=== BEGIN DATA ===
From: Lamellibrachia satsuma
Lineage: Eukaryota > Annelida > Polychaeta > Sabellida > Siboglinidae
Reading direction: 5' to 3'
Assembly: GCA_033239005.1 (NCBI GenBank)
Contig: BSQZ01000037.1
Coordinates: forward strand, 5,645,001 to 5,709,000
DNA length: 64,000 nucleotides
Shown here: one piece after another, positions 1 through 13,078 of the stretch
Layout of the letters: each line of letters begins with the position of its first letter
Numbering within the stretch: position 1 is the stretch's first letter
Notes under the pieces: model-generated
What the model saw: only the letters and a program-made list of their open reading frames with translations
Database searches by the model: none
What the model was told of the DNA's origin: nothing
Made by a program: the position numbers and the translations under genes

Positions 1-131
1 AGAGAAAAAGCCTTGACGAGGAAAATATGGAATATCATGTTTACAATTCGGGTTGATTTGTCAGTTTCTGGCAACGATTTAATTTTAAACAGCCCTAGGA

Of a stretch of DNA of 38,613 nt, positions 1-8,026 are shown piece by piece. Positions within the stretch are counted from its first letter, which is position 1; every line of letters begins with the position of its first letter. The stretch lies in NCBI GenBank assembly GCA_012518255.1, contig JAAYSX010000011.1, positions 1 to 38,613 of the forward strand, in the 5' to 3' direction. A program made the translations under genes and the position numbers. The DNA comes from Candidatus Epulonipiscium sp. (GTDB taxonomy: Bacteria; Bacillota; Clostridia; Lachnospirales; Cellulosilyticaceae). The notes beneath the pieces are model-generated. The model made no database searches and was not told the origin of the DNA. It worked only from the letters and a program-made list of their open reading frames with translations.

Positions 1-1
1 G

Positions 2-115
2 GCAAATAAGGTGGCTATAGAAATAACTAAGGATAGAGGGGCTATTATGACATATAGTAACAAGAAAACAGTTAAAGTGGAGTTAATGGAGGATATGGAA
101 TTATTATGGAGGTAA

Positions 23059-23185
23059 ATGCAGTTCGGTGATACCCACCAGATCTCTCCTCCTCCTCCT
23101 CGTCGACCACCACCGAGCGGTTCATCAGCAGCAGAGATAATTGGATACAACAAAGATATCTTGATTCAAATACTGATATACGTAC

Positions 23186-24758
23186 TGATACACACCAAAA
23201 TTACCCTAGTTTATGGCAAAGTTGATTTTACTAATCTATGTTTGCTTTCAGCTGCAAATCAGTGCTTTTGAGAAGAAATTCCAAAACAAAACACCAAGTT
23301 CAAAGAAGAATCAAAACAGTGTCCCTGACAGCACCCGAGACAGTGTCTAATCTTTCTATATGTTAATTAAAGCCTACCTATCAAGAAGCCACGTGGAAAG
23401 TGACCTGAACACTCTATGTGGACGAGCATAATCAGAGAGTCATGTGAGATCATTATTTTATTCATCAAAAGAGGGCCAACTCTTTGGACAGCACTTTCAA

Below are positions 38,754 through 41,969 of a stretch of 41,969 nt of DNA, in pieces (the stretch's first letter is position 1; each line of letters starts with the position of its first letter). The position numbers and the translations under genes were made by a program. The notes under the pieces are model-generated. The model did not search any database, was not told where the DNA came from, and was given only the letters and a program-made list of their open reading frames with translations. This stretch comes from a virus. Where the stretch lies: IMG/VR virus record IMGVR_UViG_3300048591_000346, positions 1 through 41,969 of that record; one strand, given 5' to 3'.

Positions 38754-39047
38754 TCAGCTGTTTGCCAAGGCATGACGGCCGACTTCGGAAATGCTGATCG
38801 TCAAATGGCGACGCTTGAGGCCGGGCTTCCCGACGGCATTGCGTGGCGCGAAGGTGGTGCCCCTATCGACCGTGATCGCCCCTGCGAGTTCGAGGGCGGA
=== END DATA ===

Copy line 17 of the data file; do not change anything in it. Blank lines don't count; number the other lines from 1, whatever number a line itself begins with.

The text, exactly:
1 AGAGAAAAAGCCTTGACGAGGAAAATATGGAATATCATGTTTACAATTCGGGTTGATTTGTCAGTTTCTGGCAACGATTTAATTTTAAACAGCCCTAGGA